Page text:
Texas Attorney General Ken Paxton issued a nonbinding legal opinion last month that equated gender-affirming care with child abuse. Credit: Shelby Tauber for The Texas Tribune
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A Texas appeals court sided with the parents of a transgender teenager in a ruling Wednesday, rejecting Attorney General Ken Paxton’s efforts to allow a child abuse investigation to proceed.
The ruling will allow a lower court to hold a hearing, scheduled for Friday, where lawyers for the American Civil Liberties Union and Lambda Legal will ask a judge to stop the state from launching child abuse investigations against parents who have obtained gender-affirming care for their transgender children.
“This crisis in Texas is continuing every day, with state leaders weaponizing the Department of Family and Protective Services to investigate families, invade their privacy, and trample on the rights of parents simply for providing the best possible health care for their kids under the guidance of doctors and medical best practices. This appeal was always groundless and DFPS and the courts need to stop this egregious government overreach,” said Brian Klosterboer, an attorney with ACLU of Texas.
The Attorney General’s office did not immediately respond to a request for comment.
In a nonbinding legal opinion issued in mid-February, Paxton equated gender-affirming care with child abuse. Gov. Greg Abbott followed that with a letter directing Texas Child Protective Services to open investigations into families that provide this care to their children.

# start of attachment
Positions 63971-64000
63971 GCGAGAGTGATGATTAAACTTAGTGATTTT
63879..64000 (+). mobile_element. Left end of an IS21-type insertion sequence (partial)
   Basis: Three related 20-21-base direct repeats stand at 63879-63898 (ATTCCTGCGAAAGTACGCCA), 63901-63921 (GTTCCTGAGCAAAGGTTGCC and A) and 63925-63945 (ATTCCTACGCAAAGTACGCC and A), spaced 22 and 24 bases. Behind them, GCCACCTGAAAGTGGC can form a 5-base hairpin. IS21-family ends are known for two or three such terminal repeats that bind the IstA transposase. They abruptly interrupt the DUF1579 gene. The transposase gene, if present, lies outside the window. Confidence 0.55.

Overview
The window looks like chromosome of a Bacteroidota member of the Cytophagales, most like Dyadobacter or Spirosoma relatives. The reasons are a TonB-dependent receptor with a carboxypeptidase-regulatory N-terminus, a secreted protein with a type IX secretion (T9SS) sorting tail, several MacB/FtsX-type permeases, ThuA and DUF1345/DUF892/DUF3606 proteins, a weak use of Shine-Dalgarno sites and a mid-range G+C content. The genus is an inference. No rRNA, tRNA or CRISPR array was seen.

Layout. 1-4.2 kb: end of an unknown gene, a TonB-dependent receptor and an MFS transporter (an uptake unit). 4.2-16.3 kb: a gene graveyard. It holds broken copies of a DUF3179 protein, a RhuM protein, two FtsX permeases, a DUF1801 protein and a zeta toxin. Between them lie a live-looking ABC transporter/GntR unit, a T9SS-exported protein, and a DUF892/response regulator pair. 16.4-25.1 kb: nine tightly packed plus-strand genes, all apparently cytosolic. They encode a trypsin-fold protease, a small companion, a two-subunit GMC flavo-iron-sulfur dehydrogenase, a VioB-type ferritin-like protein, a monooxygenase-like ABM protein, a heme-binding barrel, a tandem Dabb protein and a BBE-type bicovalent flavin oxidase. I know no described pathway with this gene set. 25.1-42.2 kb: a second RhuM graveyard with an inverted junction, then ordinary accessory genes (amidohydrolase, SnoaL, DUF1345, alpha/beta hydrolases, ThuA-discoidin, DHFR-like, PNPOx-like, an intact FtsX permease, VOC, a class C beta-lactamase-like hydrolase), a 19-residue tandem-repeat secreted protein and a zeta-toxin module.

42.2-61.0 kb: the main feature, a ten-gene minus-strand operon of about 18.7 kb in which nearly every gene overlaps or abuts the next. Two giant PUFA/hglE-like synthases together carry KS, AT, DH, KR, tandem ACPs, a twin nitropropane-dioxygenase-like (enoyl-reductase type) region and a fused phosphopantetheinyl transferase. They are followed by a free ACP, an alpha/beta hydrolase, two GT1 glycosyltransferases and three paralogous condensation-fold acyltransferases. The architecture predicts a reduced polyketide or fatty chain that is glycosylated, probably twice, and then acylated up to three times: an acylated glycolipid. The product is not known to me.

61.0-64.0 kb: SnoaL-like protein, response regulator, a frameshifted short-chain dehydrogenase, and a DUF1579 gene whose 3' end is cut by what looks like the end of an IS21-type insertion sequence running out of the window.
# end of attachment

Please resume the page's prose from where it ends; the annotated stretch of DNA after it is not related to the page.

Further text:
While most gender-affirming care focuses on “social transition” — allowing a child to express their gender how they’d like — some transgender children take puberty blockers, a completely reversible medical treatment that’s prescribed for a wide range of situations beyond transition. Paxton and Abbott also cited concerns over gender-affirming surgeries that are rarely, if ever, used on children.
The state has opened at least five child welfare investigations into parents of trans children since Abbott issued his directive on Feb. 22, though the real number may be much higher. The state has declined to provide the number of active investigations, citing the pending litigation.
The ACLU and Lambda Legal have sued on behalf of a state worker who has a trans child and alleges she was put on leave and investigated by CPS after asking questions about the directive.
Last week, state District Judge Amy Clark Meachum granted a temporary restraining order blocking the state from investigating the family. Paxton immediately appealed that ruling, and on Wednesday, the Texas 3rd Court of Appeals ruled that it did not have jurisdiction to proceed.
Meachum also scheduled a hearing for Friday to hear arguments on whether to grant a temporary injunction until trial, and whether it should extend to all parents of transgender children.